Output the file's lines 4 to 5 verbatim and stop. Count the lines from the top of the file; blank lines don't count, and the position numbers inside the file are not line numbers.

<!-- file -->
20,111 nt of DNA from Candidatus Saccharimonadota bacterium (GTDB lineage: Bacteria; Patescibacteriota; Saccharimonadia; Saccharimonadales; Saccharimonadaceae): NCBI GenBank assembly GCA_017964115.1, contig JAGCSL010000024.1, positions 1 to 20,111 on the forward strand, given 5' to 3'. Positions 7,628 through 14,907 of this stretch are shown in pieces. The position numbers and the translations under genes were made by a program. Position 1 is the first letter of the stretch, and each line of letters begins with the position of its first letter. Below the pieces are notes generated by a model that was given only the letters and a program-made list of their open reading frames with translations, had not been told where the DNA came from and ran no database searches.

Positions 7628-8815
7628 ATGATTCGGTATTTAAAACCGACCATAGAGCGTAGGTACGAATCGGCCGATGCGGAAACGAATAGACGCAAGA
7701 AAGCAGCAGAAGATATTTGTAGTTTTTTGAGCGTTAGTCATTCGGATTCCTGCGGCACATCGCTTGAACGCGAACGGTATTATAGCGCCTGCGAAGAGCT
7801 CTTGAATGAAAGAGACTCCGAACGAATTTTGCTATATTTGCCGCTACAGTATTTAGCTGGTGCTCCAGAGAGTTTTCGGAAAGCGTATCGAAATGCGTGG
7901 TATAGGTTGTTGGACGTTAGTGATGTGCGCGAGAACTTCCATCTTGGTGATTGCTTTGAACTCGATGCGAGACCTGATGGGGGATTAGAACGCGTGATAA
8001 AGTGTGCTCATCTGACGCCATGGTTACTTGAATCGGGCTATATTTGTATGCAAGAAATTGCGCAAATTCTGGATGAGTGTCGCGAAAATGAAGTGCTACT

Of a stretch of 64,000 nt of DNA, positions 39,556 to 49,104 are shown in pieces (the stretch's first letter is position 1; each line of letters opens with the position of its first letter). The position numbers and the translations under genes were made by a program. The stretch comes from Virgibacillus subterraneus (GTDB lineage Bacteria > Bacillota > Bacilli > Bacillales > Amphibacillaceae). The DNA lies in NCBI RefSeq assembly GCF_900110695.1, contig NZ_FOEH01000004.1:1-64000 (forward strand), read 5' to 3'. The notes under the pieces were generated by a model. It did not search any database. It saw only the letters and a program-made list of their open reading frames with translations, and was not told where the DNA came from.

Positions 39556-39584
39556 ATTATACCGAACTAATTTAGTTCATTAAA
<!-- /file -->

7701 AAGCAGCAGAAGATATTTGTAGTTTTTTGAGCGTTAGTCATTCGGATTCCTGCGGCACATCGCTTGAACGCGAACGGTATTATAGCGCCTGCGAAGAGCT
7801 CTTGAATGAAAGAGACTCCGAACGAATTTTGCTATATTTGCCGCTACAGTATTTAGCTGGTGCTCCAGAGAGTTTTCGGAAAGCGTATCGAAATGCGTGG